The Unemployment-Demand Connection

June employment data arrived this morning, and, once again, they indicate a sluggish market.

Actual new job creation fell below expectations (which are useless these days), although it was slightly better than the really dismal figures last month.

Oil prices will remain depressed on today’s market because of employment data. The resulting question, again, is, “Why?”

The standard answer is the simplest one – with employment figures remaining flat (the same percentage was employed in June as in May), little additional hiring is taking place, and little added demand for energy is warranted.

Unfortunately, this is misleading.

It is not a question of whether a recession is approaching (though it seems this is more political campaign rhetoric than anything else). Rather, there is little reason for the pundits to expect a rise in energy usage.

Now this often becomes a self-fulfilling prophecy.

If I keep announcing that you are sick, you’ll start expecting to run a temperature.

Except, this is another example of “the-cart-before-the-horse” problem I have been discussing here for some time. Employment does not generate energy demand. It is more the other way around.

Employment Data is a Lagging Indicator

Employment is just about the worst yardstick to use in gauging economic recovery. Jobs data are universally recognized as the most lagging indicator there is. Employment levels turn positive only after a recovery is already in place.

It is a figure that improves only late in the process.

Now, to determine forward prospects for energy use, a number of other standards do a far better job. As I have mentioned before, most of the 11 leading economic indicators (the ones people turn to when trying to gauge where the economy is going) are energy sensitive. That means an upturn in energy usage will be reflected before it hits in the economy as a whole.

Unemployment? That heads the list of lagging indicators.

It tells you the barn door is open well after the horse has left. Trying to use it as a gauge of energy demand is like looking at a detailed tapestry… from the wrong side.

The impact has a built-in lag time. In today’s world, we would like to think that is 30 days. At 8:30 am EST on the first Friday of every month, the government releases its unemployment figures. We are supposed to know it’s important, given how much time TV talking heads chatter about it before and after its release.

But that is not quite the truth. Each month, we also get revised figures for the previous two months.

Why? Because this really has a one-quarter (three-month) lag time; even then the quarterly figures are revisable.

And then there is the disconnect between the government figure and the ADP Employment Report coming out a day earlier. This morning, the government figure was 80,000 jobs created, 84,000 in the private s sector. The ADP yesterday said 176,000 in the private sector. The government figure was 10,000 below the official forecast; the ADP was 71,000 higher.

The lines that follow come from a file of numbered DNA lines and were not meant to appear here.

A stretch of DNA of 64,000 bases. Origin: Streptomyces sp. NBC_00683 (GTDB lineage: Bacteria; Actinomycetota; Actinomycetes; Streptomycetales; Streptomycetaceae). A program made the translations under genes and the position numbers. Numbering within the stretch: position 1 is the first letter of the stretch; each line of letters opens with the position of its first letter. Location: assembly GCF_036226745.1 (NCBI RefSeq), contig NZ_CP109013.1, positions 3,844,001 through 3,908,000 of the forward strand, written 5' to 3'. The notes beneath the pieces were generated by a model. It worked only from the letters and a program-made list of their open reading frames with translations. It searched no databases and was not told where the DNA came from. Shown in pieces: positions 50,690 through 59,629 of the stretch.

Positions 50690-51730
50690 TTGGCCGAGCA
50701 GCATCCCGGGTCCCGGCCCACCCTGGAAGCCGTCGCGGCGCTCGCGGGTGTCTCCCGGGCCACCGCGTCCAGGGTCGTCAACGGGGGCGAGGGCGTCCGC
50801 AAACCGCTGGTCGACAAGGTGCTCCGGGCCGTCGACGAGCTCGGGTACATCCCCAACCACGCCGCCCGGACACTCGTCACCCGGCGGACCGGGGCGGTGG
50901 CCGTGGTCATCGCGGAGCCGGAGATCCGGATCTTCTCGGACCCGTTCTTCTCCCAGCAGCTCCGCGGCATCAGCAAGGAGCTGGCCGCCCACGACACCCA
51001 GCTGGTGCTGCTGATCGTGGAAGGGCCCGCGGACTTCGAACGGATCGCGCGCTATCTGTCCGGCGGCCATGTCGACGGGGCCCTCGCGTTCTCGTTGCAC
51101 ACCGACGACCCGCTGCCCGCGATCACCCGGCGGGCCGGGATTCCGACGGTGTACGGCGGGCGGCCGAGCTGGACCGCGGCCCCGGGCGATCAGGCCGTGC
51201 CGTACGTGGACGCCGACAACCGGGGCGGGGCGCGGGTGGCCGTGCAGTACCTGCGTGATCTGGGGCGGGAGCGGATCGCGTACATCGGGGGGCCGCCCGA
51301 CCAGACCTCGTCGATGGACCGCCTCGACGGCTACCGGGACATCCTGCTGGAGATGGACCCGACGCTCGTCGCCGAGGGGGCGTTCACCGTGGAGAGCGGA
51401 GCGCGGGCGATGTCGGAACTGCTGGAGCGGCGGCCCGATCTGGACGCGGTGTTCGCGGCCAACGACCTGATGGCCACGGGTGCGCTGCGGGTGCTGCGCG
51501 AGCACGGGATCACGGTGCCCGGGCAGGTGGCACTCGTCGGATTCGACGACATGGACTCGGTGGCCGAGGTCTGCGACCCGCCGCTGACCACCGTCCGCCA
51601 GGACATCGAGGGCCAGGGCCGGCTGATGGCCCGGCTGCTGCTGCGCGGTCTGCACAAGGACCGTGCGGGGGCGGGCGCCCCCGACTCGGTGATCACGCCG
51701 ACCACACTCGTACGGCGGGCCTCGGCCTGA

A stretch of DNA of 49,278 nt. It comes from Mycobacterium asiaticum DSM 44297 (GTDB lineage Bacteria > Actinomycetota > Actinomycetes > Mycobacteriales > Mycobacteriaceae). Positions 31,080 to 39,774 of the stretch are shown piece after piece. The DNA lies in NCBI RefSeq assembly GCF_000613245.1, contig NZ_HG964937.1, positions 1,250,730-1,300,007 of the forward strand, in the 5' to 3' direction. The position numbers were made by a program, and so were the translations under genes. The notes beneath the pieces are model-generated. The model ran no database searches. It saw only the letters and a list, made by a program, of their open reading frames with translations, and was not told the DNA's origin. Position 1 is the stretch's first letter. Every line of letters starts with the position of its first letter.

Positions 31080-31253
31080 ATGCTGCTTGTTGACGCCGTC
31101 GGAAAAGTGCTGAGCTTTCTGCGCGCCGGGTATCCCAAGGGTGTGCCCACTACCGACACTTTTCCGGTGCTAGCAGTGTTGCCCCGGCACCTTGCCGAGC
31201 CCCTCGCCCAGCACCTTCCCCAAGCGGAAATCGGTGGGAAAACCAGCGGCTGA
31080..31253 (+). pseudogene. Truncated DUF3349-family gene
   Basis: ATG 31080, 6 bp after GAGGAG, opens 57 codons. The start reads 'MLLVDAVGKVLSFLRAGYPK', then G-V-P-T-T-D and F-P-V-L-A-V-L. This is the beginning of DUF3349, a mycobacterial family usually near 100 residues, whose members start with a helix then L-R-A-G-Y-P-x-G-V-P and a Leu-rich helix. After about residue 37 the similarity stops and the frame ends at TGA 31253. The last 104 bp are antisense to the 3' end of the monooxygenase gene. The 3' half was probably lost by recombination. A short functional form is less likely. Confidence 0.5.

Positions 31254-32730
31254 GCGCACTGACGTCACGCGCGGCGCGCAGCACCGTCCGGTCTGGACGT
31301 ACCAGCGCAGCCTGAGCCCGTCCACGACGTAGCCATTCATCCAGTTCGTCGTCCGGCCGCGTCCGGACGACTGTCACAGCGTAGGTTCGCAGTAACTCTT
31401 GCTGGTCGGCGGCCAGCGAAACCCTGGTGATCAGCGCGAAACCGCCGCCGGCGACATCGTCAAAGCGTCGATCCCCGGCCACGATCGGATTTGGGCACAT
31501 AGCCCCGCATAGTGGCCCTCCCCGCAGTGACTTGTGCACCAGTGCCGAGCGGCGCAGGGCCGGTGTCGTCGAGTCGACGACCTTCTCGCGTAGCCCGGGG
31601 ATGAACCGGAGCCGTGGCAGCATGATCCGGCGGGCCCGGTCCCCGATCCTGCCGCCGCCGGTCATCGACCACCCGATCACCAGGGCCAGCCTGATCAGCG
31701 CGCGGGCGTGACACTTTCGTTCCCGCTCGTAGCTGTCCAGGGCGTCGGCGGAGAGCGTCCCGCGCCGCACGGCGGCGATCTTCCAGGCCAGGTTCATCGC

Why then even bother making so much fuss about such an unreliable figure? Because in this age of expected instantaneous news, we want an immediate explanation.

Even if it turns out not to really tell us very much.

Now, we are looking at a soft second quarter any way one looks at it. Normally, the second quarter averages about 225,000 new jobs each month. This quarter, we averaged 75,000.

But it is how analysts try to translate that into energy use that bothers me.

Simply put: It does not compute.

Unless, of course, you are shorting or fronting futures contracts (depending on which way you want to push the market). This yo-yo approach to using figures is very useful if you want to manipulate the price of a commodity… say, crude oil.

There are other ways of looking at this that provide better handle on what the demand situation is really telling us. One of the snapshots I use, for example, is to compare the refinery capacity usage in the U.S. with the volume of gasoline and diesel fuel imports into the country.

I do this after the Energy Information Administration (EIA) releases its weekly inventory report. That usually come out on Wednesday, although when there is a holiday (as this week), they come out a day later. Those figures give us a view of what the market looked like as of close the previous Friday.

A factor of one or greater in my calculation means the demand is exceeding domestic refinery output.

Last week’s result was 1.7, the highest in the last two months. Some of this was explained by refinery shutdowns for repairs, but that is something normally factored into the capacity usage anyway.

However, when this production-import ratio is compared to what the leading economic indicators are telling us (six of the 11 are now pointing up when it comes to energy usage), that is a better gauge of real market demand.

The problem is, you can’t normally get this out in a 30-second television interview.

That doesn’t stop me from trying, however.

I’ll give it another go this afternoon about 2:50 pm EST on Fox Business.